Richard Spencer, the controversial white nationalist who’s sparked a state of emergency and turned Hogtown into a powderkeg, says he doesn’t promote violence and isn’t a white supremacist.
Spencer, who coined the term “alternative right” years ago, is coming to the University of Florida this afternoon as another stop on a national recruitment effort targeting college students.
The National Policy Institute, which Spencer founded and leads, paid about $10,000 to rent the Phillips Center for the Performing Arts. The university first balked at Spencer’s appearance, but relented after deciding it would probably lose a lawsuit threatened by Spencer’s lawyer.
The university estimates costs for Spencer’s speech will be in the $500,000 range, further angering students, faculty and others who want the alt-right sensation to stay the heck away.
We spoke with Spencer’s chief lieutenant, Evan McLaren, this week.
“There’s nothing hateful about what Richard or myself or the National Policy Institute expresses,” McLaren said.
McLaren, the executive director of D.C.-based NPI, told us the first business purchase he made after going to work for Spencer this summer was a ballistics vest.
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And here’s what Spencer had to say in a recent interview with the Culture Report.
Spencer denied that he’s a white supremacist, which he defined as “a white person who wants to rule over other races.”
“And I don’t want to do that,” so he’s not a white supremacist, Spencer said.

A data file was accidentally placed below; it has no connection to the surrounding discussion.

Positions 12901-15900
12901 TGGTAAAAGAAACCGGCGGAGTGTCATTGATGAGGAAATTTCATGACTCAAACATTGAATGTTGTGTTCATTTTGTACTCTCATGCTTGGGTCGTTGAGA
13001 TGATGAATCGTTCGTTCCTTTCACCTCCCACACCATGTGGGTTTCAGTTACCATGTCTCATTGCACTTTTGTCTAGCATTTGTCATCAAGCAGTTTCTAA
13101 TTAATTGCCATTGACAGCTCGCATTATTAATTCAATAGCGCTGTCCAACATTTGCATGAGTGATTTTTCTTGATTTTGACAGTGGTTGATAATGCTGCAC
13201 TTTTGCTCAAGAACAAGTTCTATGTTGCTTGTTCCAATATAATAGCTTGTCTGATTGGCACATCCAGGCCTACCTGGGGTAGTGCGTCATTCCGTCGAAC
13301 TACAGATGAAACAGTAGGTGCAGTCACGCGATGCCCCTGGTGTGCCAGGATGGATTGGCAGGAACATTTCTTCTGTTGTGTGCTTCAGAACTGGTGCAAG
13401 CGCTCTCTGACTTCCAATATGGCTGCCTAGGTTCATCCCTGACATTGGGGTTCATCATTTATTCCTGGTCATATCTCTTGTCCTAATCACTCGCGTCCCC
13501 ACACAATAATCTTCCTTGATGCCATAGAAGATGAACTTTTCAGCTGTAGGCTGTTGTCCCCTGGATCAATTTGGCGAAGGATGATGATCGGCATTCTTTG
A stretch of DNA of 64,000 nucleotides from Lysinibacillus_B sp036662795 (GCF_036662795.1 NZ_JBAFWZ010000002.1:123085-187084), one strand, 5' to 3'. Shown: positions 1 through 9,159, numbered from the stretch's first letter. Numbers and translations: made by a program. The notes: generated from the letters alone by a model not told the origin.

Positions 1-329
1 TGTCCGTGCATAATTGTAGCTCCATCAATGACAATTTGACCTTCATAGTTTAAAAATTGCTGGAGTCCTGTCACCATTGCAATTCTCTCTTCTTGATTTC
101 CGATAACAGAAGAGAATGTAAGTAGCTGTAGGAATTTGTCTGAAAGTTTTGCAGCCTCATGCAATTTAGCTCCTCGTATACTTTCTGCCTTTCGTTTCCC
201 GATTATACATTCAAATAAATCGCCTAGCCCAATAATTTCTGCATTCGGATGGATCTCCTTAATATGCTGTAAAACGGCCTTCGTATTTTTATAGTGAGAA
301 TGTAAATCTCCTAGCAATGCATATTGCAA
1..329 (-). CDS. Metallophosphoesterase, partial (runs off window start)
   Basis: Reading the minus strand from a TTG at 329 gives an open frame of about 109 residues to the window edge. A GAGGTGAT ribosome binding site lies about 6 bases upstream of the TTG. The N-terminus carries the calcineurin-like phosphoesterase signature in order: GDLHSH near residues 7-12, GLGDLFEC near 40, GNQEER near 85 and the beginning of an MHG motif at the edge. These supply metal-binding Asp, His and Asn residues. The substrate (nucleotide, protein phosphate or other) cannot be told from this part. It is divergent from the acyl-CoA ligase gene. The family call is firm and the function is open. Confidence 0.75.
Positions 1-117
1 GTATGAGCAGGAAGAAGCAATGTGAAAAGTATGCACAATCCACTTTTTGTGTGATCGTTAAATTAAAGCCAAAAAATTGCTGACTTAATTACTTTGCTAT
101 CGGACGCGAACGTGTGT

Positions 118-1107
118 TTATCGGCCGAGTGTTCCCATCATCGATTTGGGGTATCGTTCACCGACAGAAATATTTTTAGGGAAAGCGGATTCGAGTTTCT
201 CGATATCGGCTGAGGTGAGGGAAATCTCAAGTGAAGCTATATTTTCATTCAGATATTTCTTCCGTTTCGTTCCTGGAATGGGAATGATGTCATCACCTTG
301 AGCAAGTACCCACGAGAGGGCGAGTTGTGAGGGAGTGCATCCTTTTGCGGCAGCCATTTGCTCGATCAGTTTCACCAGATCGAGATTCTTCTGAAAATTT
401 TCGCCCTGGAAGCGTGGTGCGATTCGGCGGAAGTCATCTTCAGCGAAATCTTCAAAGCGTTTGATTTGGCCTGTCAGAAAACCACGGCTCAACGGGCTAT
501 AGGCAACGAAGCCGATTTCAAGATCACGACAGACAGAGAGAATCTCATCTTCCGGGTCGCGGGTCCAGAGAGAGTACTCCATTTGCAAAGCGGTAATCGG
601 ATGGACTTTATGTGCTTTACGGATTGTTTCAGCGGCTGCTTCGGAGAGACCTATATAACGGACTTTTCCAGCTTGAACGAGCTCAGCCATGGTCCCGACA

“White supremacist is basically a scare word. You might as well call me a poo-poo head or some other middle school-level insult. Because that’s all it is. It’s a way of suppressing speech. It’s a way of silencing someone even before the conversation begins, actually. So, yes, I get it a lot. It’s obvious bullshit. It’s the same thing as when a conservative would say, ‘he’s a communist,’ or ‘he’s a Marxist.’ Well, maybe that’s true in many cases. But that doesn’t mean that they don’t have something to offer,” he explained.
So, what is he?
“If I were to describe my ideology, my identity, it would be identitarian…It basically means that that question of identity is at the very heart of how I think of the world,” he said.
Are whites superior?
“The easiest thing for me to say would be, oh no, of course not. But look, of course, I would say, for me, yes. Speaking from my perspective, yes, I want to live in a white country,” he said, adding that he feels more at home in European countries than Asian or Hispanic nations.
“Every people thinks of itself as a chosen people on some level. As unique and special. Obviously Jews have taken that to the next level with their sense of chosenness,” he added.
Whites aren’t superior “from an objective, scientific sense,” Spencer said. Africans are better at “running and sprinting” and East Asians have higher IQs, he said.
“The key issue is really not superiority. It’s difference. I don’t want to lose that coherence to the white race,” he concluded.
But the Anti-Defamation League doesn’t buy Spencer’s insistence that’s he’s not a hate-monger and he’s not inciting violence.
“The fact is that Richard Spencer and his cohorts are white supremacists and their ultimate goal is to have a white ethno-state, and that’s based on the idea that different races should live separately. They’re very much opposed to diversity,” Marilyn Mayo, a director of the ADL’s Center on Extremism, told us this week. “They promote both racist and anti-Semitic ideas. Their message definitely is not a message of unity, but it is a hateful message.”
Regarding the clashes that have erupted at some of his speeches, Mayo said that Spencer doesn’t promote violence.
“They don’t have a history of promoting violence, but it’s clear that the ideas that they’re promoting are based on hateful views,” she said.
Both Spencer’s supporters and counter-protestors have come to the events prepared to engage in battle, Mayo noted.
“I think that Spencer himself has not promoted violence. But he has also brought white supremacists to these events who are there to protect him, and those people have a tendency towards violence,” she said.